Objective: Bone mineral density and growth hormone (GH) secretion rate both decline during normal human ageing. We evaluated the effects of recombinant human GH on markers of body composition and bone turnover in an open study in 8 elderly osteoporotic women aged 68-75 years (mean age 71 years).
Design: Subjects were treated with GH as a single daily subcutaneous injection (0.125 IU/kg/week for the first 4 weeks and subsequently 0.25 IU/kg/week) for 48 weeks.
Results: GH treatment caused a rapid (within 2 weeks) increase in serum levels of IGF-I and IGF-binding protein-3 (IGFBP-3) which was sustained throughout the study. Markers of bone formation and resorption were both gradually increased up to 24 weeks of GH treatment. The bone formation markers, osteocalcin (OC) and bone alkaline phosphatase, remained high during GH treatment, while the bone resorption marker, deoxypyridinoline (D-Pyr), tended to return to baseline levels after 24 weeks of GH therapy. GH treatment for 48 weeks caused a significant increase in hand grip and a decrease in waist/hip ratio. The mean percentage changes in bone mineral density (BMD) of mid-radius and lumbar spine were + 2.1% and + 1.2%, respectively, although they were not statistically significant. GH treatment was well tolerated and no major side-effects except mild oedema and joint pain were found. Since GH treatment produced durable increases in bone formation markers, BMD continued to be monitored after discontinuation of GH treatment for another 48 weeks, during which significant increases in radial and lumbar BMD (8.1 +/- 2.1 and 3.8 +/- 1.4% above pre- treatment values, respectively) were recorded.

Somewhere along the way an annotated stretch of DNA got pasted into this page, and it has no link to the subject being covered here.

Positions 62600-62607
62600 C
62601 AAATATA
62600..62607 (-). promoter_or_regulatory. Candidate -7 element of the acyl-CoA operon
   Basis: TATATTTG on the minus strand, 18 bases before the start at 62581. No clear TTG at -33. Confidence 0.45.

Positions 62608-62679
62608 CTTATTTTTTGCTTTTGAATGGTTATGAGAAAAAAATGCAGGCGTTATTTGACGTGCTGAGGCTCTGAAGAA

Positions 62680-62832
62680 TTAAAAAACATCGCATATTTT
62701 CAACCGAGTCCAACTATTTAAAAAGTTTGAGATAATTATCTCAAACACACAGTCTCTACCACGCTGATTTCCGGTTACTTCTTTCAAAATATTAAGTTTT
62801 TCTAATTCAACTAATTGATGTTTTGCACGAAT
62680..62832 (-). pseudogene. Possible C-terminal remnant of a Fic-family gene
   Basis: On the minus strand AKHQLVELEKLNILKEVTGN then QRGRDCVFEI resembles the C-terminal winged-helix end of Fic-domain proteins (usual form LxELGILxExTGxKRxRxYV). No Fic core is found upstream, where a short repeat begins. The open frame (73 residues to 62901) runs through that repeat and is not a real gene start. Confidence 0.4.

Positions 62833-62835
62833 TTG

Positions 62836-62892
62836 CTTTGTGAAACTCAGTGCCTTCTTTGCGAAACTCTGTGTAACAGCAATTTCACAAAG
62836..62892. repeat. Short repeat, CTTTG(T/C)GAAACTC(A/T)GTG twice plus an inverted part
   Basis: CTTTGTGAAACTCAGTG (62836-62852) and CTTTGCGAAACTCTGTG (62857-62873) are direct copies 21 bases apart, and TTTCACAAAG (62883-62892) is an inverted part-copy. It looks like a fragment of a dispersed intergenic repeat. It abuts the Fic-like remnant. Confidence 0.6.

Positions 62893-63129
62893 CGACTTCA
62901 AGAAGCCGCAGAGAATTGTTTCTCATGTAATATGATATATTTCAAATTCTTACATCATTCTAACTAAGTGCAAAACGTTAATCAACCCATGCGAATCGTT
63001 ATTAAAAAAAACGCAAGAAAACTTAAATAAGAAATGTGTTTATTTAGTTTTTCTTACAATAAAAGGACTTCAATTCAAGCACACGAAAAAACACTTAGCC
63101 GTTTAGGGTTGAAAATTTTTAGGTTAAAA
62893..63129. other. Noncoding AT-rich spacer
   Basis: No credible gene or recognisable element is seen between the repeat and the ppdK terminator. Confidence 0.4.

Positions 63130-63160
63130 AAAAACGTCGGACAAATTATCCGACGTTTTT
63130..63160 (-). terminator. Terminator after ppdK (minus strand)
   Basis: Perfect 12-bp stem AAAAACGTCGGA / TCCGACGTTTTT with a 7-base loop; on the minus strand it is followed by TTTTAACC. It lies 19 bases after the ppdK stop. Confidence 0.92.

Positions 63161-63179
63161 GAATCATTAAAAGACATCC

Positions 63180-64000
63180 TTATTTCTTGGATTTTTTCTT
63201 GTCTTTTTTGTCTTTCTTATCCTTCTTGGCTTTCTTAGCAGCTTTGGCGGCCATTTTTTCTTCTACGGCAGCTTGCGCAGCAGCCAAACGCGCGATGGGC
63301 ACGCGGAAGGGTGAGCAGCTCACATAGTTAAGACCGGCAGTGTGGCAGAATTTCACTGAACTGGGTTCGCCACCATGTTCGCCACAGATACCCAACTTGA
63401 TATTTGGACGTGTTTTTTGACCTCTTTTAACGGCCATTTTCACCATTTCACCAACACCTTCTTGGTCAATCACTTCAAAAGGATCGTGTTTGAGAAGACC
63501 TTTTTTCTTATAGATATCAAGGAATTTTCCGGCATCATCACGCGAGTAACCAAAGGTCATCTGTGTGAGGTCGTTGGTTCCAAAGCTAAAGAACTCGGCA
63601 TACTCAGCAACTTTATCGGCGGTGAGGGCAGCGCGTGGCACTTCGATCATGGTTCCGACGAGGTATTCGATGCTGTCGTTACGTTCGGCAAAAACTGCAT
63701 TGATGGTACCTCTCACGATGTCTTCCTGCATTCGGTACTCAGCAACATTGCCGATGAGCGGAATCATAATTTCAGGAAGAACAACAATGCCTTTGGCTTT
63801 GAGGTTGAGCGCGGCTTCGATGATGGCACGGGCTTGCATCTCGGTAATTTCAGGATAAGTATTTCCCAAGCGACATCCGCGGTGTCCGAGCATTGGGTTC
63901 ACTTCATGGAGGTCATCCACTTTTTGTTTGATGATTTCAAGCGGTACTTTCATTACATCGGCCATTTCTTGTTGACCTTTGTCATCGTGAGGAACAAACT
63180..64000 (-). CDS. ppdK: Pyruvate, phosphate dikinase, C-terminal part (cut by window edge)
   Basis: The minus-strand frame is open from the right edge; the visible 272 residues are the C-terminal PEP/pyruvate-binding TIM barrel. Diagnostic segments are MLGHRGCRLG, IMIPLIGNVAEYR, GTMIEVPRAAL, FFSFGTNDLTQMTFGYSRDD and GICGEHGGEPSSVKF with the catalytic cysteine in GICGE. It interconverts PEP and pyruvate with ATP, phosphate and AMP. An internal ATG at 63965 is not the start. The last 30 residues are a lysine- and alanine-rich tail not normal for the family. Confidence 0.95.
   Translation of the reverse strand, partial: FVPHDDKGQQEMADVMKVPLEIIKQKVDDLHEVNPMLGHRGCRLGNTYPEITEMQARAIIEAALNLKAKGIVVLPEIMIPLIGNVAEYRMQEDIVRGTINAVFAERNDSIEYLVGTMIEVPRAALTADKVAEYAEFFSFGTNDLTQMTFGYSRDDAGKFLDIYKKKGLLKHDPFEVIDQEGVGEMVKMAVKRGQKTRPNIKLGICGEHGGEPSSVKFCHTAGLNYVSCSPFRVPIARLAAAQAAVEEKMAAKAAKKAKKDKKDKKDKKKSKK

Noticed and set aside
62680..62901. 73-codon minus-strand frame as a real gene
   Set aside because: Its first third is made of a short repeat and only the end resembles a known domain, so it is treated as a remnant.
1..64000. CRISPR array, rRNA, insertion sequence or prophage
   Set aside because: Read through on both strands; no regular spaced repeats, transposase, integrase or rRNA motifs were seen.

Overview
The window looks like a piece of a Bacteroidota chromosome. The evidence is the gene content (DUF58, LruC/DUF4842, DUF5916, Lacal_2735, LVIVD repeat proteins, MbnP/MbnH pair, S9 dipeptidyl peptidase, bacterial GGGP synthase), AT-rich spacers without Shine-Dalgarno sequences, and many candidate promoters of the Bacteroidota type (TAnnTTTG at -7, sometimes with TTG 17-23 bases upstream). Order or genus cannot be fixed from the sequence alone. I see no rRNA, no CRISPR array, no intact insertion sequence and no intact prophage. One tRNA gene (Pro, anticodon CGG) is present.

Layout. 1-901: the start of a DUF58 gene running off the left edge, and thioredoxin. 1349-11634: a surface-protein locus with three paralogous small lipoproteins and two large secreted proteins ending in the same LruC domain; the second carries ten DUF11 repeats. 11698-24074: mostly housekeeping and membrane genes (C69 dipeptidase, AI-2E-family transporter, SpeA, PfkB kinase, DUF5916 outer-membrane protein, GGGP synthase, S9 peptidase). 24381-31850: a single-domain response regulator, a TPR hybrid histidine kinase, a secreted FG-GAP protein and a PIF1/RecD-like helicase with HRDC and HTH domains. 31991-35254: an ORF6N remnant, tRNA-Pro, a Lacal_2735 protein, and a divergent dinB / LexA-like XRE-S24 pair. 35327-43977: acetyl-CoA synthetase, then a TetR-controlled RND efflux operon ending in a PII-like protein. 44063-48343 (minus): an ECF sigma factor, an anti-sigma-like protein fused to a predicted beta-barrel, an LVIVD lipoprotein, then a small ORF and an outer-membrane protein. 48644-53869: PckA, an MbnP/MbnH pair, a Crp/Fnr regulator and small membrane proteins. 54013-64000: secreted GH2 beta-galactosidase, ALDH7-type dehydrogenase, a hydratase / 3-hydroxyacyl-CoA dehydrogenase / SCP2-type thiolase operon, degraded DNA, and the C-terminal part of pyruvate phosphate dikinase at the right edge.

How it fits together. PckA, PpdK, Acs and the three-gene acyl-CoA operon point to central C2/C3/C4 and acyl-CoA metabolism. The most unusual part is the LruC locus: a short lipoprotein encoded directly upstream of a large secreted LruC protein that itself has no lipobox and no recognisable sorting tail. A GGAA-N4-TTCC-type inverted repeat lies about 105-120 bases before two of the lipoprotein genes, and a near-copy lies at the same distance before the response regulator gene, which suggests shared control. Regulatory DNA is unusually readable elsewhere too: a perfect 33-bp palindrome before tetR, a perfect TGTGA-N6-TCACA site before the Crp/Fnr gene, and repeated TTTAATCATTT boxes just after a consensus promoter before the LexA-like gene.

Conclusion: These results indicate that GH attenuates the decrease in muscle strength and bone mass as well as the gain of abdominal fat with ageing in elderly women. The present data provide useful information about the application of GH treatment in elderly women.